SEARCHING by Olga de Dios
by Olga de Dios, illustrated by Olga de Dios, translated by Robin Sinclair
CHILDREN'S AND TEEN
Released: June 14, 2016

"A simple search-and-find with an easy message for curious, perceptive young readers. (Picture book. 3-7)"
A lone, melancholy protagonist changes its floor-staring routine to engage with new friends and the world around it. Read full book review >
SLUMBER UNDER THE STARS by Maria Gianferrari
CHILDREN'S AND TEEN
Released: June 14, 2016

"Another winning friendship tale from a lovable duo. (Picture book. 4-8)"
Following their introduction in The School Show (2015), Penny and Jelly face another crisis head-on, using their indelible friendship to solve a problem. Read full book review >

LINCOLN AND KENNEDY by Gene Barretta
CHILDREN'S AND TEEN
Released: June 14, 2016

"Marred by its own contrivances. (further facts, trivia, unsourced quotes, glossary, sources) (Informational picture book. 7-10)"
Barretta adopts a familiar narrative device, contrasting the lives—separated by a century—of presidents Abraham Lincoln and John F. Kennedy. Read full book review >
LITTLE WING LEARNS TO FLY by Calista Brill
CHILDREN'S AND TEEN
Released: June 14, 2016

"Brill's tale tips the didactic scale, but the importance of rules needs to reach dragon-loving kids as well. (Picture book. 3-6)"
A tiny dragon wants to fly—and picks up important life lessons as well. Read full book review >
WOODPECKER WANTS A WAFFLE by Steve Breen
CHILDREN'S AND TEEN
Released: June 14, 2016

"Serves up fun (and likely a waffle craving)—a good bet for breakfast reading. (Picture book. 3-7)"
Will this woodpecker wishing for waffles win one? Read full book review >

FLIP & FIN by Timothy Gill
CHILDREN'S AND TEEN
Released: June 14, 2016

"A passable tale for the shark-obsessed, but there are funnier fish in the sea. (Picture book. 3-7)"
Sand shark twins Flip and Fin return as supersharks. Read full book review >
LOCKER HERO by Rachel Renée Russell
CHILDREN'S AND TEEN
Released: June 7, 2016

"This spinoff is heavy on the poop jokes and light on almost everything else—readers expecting a boy Dork Diaries with equal nuance may be surprised. (Graphic/fiction hybrid. 8-12)"
This is Max Crumbly's first experience in public school, and so far he's vomited on bully Doug "Thug" Thurston, forfeited a race due to his insistent bladder, and been locked in his locker—but it's still better than home-schooling with Grandma. Read full book review >
WILD ANIMALS OF THE NORTH by Dieter Braun
CHILDREN'S AND TEEN
Released: June 7, 2016

"Amazing art makes this a browser's delight, but they should go elsewhere for solid information. (Picture book. 5-12)"
An oversized album of 80 common and lesser-known wild animals from three northern-hemisphere continents, identified by common and Latin names. Read full book review >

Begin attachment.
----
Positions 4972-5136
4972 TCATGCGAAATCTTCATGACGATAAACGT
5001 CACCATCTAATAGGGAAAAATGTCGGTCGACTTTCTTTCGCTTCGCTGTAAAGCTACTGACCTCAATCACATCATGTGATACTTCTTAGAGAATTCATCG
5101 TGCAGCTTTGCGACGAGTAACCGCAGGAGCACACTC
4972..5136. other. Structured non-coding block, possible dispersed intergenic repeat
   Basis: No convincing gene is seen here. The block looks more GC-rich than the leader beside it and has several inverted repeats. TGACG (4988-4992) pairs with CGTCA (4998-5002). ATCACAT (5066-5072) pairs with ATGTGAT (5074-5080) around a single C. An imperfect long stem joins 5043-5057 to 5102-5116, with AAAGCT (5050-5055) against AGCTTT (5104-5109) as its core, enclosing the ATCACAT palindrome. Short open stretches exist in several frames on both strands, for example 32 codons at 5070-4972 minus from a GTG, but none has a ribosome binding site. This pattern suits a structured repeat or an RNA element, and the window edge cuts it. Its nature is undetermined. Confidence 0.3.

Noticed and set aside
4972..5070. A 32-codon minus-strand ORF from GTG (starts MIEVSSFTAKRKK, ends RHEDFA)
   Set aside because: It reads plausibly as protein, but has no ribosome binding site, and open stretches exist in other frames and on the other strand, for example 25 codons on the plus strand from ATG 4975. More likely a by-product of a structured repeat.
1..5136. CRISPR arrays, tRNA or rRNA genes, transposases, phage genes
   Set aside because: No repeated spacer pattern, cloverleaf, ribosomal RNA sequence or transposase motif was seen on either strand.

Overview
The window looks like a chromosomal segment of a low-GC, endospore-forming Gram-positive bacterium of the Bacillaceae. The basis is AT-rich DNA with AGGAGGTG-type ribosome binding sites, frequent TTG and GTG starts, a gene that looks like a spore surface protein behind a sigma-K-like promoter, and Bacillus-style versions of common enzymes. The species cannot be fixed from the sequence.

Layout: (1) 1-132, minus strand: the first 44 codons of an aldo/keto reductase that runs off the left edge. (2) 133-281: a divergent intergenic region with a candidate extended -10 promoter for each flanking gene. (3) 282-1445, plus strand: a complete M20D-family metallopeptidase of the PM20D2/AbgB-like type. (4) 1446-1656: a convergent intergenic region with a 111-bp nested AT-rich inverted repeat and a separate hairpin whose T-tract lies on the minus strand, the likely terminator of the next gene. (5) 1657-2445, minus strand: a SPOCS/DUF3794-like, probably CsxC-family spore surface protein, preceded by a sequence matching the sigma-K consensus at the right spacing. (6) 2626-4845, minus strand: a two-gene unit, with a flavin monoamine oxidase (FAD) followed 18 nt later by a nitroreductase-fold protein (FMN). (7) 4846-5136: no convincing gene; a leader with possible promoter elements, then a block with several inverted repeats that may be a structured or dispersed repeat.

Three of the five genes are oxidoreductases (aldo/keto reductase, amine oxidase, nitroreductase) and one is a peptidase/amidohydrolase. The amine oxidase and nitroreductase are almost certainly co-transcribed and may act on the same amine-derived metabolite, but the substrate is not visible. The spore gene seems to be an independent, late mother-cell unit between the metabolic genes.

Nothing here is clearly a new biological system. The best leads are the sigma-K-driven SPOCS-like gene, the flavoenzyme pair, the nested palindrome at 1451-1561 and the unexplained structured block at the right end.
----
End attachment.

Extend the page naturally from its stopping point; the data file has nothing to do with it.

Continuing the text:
ROY'S HOUSE by Susan Goldman Rubin
CHILDREN'S AND TEEN
Released: June 7, 2016

"Today's kids will not be particularly shocked by the iconoclastic aspects of pop art, as was Lichtenstein's contemporary audience, but his artwork has an enduring appeal. (Picture book. 3-6)"
The pop-art movement of the 20th century is revived in this modern compilation of works by Lichtenstein, who died in 1997. Read full book review >
LOLA KNOWS A LOT by Jenna McCarthy
CHILDREN'S AND TEEN
Released: June 7, 2016

"By the end, there's no doubt in anyone's mind that Lola's learned the most important thing of all: she's 'ready to learn all the things I still don't know.' (Picture book. 4-8)"
A little girl starting school for the first time already knows a lot of things, but her big sister's got her worried others will know more. Read full book review >
LET ME FINISH! by Minh Lê
CHILDREN'S AND TEEN
Released: June 7, 2016

"By the end, the relationship of tale to meta-tale is so unclear that readers may be left scratching their heads. (Picture book. 5-8)"
A light-skinned child with a zigzag thatch of brown hair and enormous spectacles searches for a quiet place to read. Read full book review >
STEAMBOAT SCHOOL by Deborah Hopkinson
CHILDREN'S AND TEEN
Released: June 7, 2016

"An unforgettable story that needs to be known. (Picture book. 5-8)"
A passion for education and freedom brings subversive ingenuity to life in 1847 St. Louis. Read full book review >
Kirkus Interview
Swan Huntley
June 27, 2016

In Swan Huntley’s debut novel We Could Be Beautiful, Catherine West has spent her entire life surrounded by beautiful things. She owns an immaculate Manhattan apartment, she collects fine art, she buys exquisite handbags and clothing, and she constantly redecorates her home. And yet, despite all this, she still feels empty. One night, at an art opening, Catherine meets William Stockton, a handsome man who shares her impeccable taste and love of beauty. He is educated, elegant, and even has a personal connection—his parents and Catherine's parents were friends years ago. But as he and Catherine grow closer, she begins to encounter strange signs, and her mother, Elizabeth (now suffering from Alzheimer’s), seems to have only bad memories of William as a boy. In Elizabeth’s old diary she finds an unnerving letter from a former nanny that cryptically reads: “We cannot trust anyone . . . “ Is William lying about his past? “Huntley’s debut stands out not for its thrills but rather for her hawkish eye for social detail and razor-sharp wit,” our reviewer writes. “An intoxicating escape; as smart as it is fun.” View video >